As powerful trends have disrupted different sectors around the world, we are now witnessing the impact of technology affecting the manufacturing industry. Additive Manufacturing provides the most effective and fastest method of meeting companies’ needs when it comes to spare parts and components required for their operations. The process of moving from the physical storage of parts to the digital storage of parts and producing the part on demand when required is being adopted by most major corporations. Virtual Warehouses will become the norm (click here to read more about how Digital Inventory works).  

As progressive organizations are rapidly and systematically reviewing supply chain set-up, we are seeing more emphasis on localization of supplier footprint. To enable localized manufacturing, there is a need for agile production facilities. Traditional manufacturing requiring significant Capex and volume-based production doesn’t work anymore. Manufacturing must be able to produce a range of parts using the same equipment. This is what 3D Printing technology is all about. 3D Printing drastically decreases the tooling-up load needed to start production.  

Distributed Manufacturing and 3D Printing 

World Economic Forum identified Distributed Manufacturing* as one of the 10 emerging technologies in 2015. Additive Manufacturing noted as the key enabler for the implementation of Distributed Manufacturing. Fast forward 5 years and Additive Manufacturing has caught on. Over 70% of the world’s manufacturers are using 3D Printing in some form. However, only 0.8% of total manufacturing is done using 3D Printing. As this percentage grows, we expect a massive transformation in the global economy and how it functions. It was estimated that within 10 years at least 5% of the world’s manufacturing will be done using 3D Printing, that equates to manufacturing value in excess of US$650 billion. Coronavirus will likely play a chief role in shortening that timeframe.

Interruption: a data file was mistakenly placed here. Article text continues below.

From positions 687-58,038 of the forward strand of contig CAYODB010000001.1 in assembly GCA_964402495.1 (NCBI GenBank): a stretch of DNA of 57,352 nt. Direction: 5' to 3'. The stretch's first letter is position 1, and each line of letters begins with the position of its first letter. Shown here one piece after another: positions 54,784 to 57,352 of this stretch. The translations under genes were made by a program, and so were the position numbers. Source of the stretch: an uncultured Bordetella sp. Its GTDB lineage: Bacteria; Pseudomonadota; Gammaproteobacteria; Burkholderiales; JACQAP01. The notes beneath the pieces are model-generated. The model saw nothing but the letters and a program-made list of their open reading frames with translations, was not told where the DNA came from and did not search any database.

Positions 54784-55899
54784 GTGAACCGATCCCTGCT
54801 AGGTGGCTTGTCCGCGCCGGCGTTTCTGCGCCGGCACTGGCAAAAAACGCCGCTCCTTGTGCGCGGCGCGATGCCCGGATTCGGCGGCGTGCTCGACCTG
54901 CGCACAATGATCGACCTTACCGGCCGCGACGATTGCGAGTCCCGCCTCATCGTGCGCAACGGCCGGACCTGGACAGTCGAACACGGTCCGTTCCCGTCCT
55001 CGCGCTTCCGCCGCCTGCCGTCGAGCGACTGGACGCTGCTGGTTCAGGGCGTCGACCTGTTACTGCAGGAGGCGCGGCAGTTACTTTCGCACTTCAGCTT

That means distributed-manufacturing supply chains aren’t just viable; they will be a pivotal part of the new manufacturing and design eco-system. Currently, companies are making hundreds of thousands of one item. They do a piece in one step, and then it goes to another machine for the next step. This process is being disrupted by Additive Manufacturing and reconciling the processes, whereby one machine can produce various items at once. A rapid sprout of micro-manufacturing facilities will chip away at the old ways of centralized mass manufacturing.  

Distributed manufacturing has the ability to transform industries on the same scale as that of the industrial revolution. 

I will leave you with a quote from Lou Rassey, CEO of Fast Radius a US based company that was acquired by UPS. “One of the leading applications of 3D printing and logistics is for virtual warehouse applications, where companies are storing parts digitally in a cloud and producing them on demand when they need them for applications, as opposed to storing them physically in a box on a shelf in a warehouse,”  

*Note: Distributed manufacturing turns on its head the way we make and distribute products. In traditional manufacturing, raw materials are brought together, assembled and fabricated in large centralized factories into identical finished products that are then distributed to the customer. In distributed manufacturing, the raw materials and methods of fabrication are decentralized, and the final product is manufactured very close to the final customer.